Occasional Sexual Activity or Physical Exercise Can
Study sees short-term increase in risk of heart
attack, cardiac death- watch video
March 23, 2011 - When it comes to sex and exercise,
you better do it on a regular basis and this may be especially important
for senior citizens. New research says both activities can trigger a
short-term increased risk of heart attack and sudden cardiac death. But,
the risk is low for those who maintain regular physical activity.
Acute cardiac events are a major cause of illness
and death, with as many as a million acute myocardial infarctions (MIs;
heart attacks) and 300,000 cardiac arrests occurring in the United
States each year, according to an article in the March 23/30 issue of
the Journal of the American Medical Association (JAMA).
"Regular physical activity has been identified as
strongly associated with a decreased risk of cardiovascular disease and
related mortality. Despite the well-established benefits of regular
physical activity, anecdotal evidence has suggested that physical
activity, as well as other acute exposures, such as sexual activity and
psychological stress, can act as triggers of acute cardiac events," the
Issa J. Dahabreh, M.D., of Tufts Medical Center,
Boston, and Jessica K. Paulus, Sc.D., of Tufts University, Medford,
Mass., and the Harvard School of Public Health, Boston, conducted a
systematic review and meta-analysis to examine the association between
episodic physical activity and sexual activity and acute cardiac events.
They also looked at the interaction of regular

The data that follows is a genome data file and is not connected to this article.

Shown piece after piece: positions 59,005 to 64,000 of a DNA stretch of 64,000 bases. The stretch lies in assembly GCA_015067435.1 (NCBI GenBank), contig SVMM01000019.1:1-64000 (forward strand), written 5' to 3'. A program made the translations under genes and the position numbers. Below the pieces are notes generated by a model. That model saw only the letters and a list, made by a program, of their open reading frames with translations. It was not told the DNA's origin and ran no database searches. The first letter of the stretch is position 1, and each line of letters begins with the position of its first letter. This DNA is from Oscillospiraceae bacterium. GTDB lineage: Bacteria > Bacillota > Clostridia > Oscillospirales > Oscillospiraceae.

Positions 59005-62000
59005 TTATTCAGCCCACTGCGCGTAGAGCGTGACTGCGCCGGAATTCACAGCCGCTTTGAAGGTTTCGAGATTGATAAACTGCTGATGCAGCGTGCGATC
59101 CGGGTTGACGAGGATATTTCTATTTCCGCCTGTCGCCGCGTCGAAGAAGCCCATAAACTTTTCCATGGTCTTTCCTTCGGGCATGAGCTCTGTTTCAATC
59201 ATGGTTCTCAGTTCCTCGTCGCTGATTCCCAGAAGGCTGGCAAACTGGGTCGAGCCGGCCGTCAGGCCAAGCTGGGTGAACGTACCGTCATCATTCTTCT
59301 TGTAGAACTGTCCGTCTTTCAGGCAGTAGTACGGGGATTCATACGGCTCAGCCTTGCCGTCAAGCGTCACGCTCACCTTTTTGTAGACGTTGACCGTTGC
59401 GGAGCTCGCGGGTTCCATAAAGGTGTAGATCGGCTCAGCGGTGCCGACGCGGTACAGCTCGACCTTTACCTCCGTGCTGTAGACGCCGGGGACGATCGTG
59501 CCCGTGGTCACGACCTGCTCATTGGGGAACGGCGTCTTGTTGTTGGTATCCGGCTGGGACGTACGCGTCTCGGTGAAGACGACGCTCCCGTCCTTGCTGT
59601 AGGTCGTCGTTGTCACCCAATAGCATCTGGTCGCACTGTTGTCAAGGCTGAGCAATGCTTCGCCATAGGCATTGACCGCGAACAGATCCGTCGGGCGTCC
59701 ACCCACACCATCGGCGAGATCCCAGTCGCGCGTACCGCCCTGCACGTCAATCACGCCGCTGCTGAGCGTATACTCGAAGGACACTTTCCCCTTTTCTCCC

physical activity levels with the triggering effect of these exposures.
The researchers identified 14 previous studies that examined whether
episodic physical activity and sexual activity can act as a trigger for
The researchers found that overall, the studies
suggested an association (3.5 times increased risk) between episodes of
physical activity and heart attack.
Also, there was evidence of an increase in the risk
of sudden cardiac death (SCD) triggered by episodic physical exertion.
Overall, an event of sexual activity was associated
with a 2.7 times increased risk of heart attack. The authors also found
that because these exposures of episodic physical exertion and sexual
activity are infrequent, the absolute risk of these activities
triggering an event is small.
Subgroups of patients with higher habitual activity
levels tended to be less susceptible to the triggering effect of
episodic physical activity.
Analysis indicated that the relative risk of heart
attack triggered by episodic physical activity was decreased by
approximately 45 percent, and SCD 30 percent, for each additional time
per week a person was habitually exposed to physical activity.
"Habitual activity levels significantly affected
the association of episodic physical activity and MI, episodic physical
activity and SCD, and sexual activity and MI; in all cases, individuals
with lower habitual activity levels had an increased relative risk for
the triggering effect," the authors write.
"In conclusion, based on our review of 14
case-crossover studies of acute cardiac events, we found a significant
association between episodic physical and sexual activity and MI and
suggestive evidence of an association between episodic physical activity
Most importantly, these associations appear to be
strongly modified by habitual physical activity, with individuals with
higher habitual activity levels experiencing much smaller increases in
risk compared with individuals with low activity levels.
In view of this, as well as the small absolute
magnitude of the risk associated with acute exposure to episodic
physical or sexual activity, our findings should not be misinterpreted
as indicating a net harm of physical or sexual activity; instead they
demonstrate that these exposures are associated with a temporary
short-term increase in the risk of acute cardiac events."
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